* This is what I meant when I said ‘idol cannibalization’ – the idols get their powered up forms by combining two of the same idol, and the idols get leveled up by using other idols as practice partners for them – the practice partner disappears forever! Sacrificing girls to idols? Sounds like some older religious practices, huh?

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One Response to Love Live! School Idol Festival Game Review

  1. Baphomet says:

    Another caveat is that the international version is slimmed down compared to the Japanese one. I’m not only talking about variety of cards (obviously there are more in the longer-running Japanese version), there are also things like an expanded honor scouting system (for maxing out your honor student bonus you get a blue ticket. You also get them for every 20 levels you reach. 5 blue tickets get you a guaranteed SR, maybe even a UR) or more options to tweak (in the Japanese version it’s possible to completely switch off the annoying animation that appears when a Rare activates its skill and it’s also possible to make the font size of the note counter really small so that it’s less obtrusive.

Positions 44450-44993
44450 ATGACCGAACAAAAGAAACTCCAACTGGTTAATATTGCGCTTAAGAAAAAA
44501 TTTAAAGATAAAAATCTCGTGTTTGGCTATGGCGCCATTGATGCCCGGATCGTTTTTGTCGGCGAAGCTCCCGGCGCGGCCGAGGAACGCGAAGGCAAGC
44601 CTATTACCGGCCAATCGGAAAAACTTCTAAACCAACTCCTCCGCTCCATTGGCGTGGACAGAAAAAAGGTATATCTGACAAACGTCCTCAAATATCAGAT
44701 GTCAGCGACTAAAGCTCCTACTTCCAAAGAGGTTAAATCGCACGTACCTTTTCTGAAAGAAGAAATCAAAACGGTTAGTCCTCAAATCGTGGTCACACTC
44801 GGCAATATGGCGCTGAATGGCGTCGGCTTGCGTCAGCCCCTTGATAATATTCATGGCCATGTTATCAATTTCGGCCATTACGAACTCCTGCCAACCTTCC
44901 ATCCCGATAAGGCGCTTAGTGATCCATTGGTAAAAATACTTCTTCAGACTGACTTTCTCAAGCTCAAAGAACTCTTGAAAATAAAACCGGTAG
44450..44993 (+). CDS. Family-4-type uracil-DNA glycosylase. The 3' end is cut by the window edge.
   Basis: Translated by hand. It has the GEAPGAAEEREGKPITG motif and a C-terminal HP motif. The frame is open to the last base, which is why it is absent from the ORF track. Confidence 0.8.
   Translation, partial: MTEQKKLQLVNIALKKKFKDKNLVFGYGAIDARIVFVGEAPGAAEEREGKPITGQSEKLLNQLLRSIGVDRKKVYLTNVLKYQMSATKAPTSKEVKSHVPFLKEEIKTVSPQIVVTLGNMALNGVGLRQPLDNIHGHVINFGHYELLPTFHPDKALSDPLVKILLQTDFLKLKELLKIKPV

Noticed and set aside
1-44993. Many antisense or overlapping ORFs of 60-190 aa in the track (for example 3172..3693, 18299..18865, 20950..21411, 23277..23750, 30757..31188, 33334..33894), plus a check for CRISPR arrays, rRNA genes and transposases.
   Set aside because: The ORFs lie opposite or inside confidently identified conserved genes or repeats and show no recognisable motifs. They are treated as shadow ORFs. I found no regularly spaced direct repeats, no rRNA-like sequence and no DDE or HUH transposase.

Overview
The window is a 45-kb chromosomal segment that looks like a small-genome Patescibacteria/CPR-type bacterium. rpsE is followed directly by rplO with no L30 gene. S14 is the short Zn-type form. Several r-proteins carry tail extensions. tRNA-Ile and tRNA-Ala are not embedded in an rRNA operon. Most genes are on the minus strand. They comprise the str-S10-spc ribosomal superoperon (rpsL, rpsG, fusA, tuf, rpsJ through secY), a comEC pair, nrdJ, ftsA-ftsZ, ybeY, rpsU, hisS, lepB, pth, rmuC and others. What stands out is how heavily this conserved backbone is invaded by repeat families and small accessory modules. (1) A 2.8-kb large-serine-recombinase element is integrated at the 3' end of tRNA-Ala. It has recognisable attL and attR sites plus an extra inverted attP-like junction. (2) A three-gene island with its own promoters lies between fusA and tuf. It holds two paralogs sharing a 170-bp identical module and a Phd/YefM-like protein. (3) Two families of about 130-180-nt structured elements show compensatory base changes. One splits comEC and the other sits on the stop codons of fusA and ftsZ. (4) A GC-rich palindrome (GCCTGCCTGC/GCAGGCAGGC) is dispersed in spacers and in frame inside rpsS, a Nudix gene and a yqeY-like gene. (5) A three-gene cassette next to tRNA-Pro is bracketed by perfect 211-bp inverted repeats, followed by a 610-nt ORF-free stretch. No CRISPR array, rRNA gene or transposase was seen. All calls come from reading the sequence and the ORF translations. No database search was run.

It also should be mentioned that the special dialogues that you can view when you maximize a card’s “bond” stat make it seem like the character has the hots for the player. Each and every character.

    Other than that it’s a somewhat fun rhythm game. I particularly like the tension of the special event – will I reach my goal (which is not always first place) or will I not? How far will I get? Things like that.